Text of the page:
• For colon cancer screening, colonoscopies for everyone aged 50 and every 5 years thereafter
  • Chronic hiccups should be investigated for esophageal cancer
  • Chronic heartburn should be corrected and esophagus monitored for esophageal cancer
  • Frequent stomach pains should be investigated for an ulcer and a test for H.Pylori performed

For more sage advice from Dr. Karol and for natural health product recommendations, visit vitarock.com

Author: Dr. Karol, MD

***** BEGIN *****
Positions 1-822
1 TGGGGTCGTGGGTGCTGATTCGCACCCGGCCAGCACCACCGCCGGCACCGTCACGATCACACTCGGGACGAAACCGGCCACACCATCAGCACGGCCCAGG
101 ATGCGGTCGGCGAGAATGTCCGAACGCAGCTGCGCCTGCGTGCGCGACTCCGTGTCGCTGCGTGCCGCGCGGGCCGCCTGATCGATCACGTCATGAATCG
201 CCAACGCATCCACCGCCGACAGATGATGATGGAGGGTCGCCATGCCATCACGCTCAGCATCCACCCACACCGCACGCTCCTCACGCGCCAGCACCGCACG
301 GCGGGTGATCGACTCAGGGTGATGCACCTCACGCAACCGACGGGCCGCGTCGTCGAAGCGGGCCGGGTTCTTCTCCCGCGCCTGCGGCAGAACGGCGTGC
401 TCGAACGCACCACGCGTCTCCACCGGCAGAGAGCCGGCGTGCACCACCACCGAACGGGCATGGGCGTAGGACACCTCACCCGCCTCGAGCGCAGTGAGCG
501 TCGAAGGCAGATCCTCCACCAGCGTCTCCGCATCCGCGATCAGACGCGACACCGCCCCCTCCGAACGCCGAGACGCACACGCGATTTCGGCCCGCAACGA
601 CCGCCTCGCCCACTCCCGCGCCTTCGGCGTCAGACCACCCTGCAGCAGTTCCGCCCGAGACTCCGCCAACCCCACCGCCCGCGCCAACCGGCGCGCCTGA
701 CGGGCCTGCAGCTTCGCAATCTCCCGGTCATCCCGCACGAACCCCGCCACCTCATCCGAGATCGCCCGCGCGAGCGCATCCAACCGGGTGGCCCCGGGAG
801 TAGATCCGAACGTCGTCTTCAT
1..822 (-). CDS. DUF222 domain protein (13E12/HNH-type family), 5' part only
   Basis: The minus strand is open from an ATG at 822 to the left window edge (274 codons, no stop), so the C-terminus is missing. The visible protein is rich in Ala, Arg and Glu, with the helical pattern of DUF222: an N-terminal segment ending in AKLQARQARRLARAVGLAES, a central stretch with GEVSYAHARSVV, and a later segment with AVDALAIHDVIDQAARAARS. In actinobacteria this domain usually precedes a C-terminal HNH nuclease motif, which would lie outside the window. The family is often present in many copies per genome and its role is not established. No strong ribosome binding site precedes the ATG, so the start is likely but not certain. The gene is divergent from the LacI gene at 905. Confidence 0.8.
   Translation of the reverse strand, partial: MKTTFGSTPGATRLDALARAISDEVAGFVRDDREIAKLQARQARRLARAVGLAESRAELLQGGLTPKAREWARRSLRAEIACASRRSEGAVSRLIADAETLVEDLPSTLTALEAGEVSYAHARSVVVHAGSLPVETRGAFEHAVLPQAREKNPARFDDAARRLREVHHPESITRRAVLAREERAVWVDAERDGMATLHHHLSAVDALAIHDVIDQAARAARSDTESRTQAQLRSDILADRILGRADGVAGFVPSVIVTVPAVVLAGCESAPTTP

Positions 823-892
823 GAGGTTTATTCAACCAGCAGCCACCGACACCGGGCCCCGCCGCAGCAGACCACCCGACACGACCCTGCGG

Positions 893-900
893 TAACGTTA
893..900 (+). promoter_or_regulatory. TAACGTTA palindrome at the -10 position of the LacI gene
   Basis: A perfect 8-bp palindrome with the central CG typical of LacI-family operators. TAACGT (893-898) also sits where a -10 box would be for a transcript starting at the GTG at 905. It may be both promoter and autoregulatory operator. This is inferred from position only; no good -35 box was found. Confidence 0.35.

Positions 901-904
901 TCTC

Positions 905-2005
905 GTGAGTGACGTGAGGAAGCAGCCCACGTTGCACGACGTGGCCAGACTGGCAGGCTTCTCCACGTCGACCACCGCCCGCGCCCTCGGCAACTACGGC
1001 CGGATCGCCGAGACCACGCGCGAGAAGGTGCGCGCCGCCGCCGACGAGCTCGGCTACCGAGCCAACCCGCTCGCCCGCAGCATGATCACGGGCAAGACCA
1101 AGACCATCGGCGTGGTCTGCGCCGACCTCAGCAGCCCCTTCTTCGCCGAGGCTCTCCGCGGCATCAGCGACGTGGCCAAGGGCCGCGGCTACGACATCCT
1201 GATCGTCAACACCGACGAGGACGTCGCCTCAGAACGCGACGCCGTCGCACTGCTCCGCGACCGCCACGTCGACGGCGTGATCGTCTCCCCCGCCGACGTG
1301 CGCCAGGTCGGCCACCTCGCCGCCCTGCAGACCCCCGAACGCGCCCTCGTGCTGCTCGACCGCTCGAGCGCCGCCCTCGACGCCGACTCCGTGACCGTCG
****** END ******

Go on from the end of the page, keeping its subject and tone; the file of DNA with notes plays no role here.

Alternative medicine expert, educator, medical health advisor and author. Recognized as a health expert who is highly knowledgeable in conventional medicine, supplementation, botanical medicine, clinical nutrition and diet and exercise programs. Karol graduated with a B.Sc. with distinction from the University of Manitoba in Winnipeg. Following this Karol completed a doctor of medicine degree as well as the medical post-graduation internship in Europe. Karol started his media career by hosting the radio Radical Remedies portion of The Natural Health Show. The Natural Health Show brings together a collection of health experts to discuss natural health solutions in a way that’s easy to understand. Karol also speaks on health matters and the potential of healthy ingredients on video blogs and at health tradeshows. He currently works closely with and represents some of Canada’s leading health product companies. Karol is currently the Medical Director of Vitarock.com, an online store for all things healthy. Here Karol reviews the products considered by Vitarock to ensure they meet the company’s four core pillars; to be pure, green, safe and fair. He also interacts directly with Vitarock’s online shoppers, being available by phone to provide a free medical consultation and to recommend the best possible products. He is also a senior advisor for dicentra, one of Canada’s leading regulatory and scientific consulting firms. Karol reviews science and compiles reports for Health Canada and the U.S. Food and Drug Administration to help companies bring new and exciting products and ingredients to market. His overall philosophy is that as a society we should implement a more personal approach to our existing medical system showing more empathy, personal attention, as well as emotional and psychological support to individuals in need of help. He also believes in the value of integrating modern Western medical practice with natural remedies, exercise, time spent with nature, and a healthy diet rich in super foods.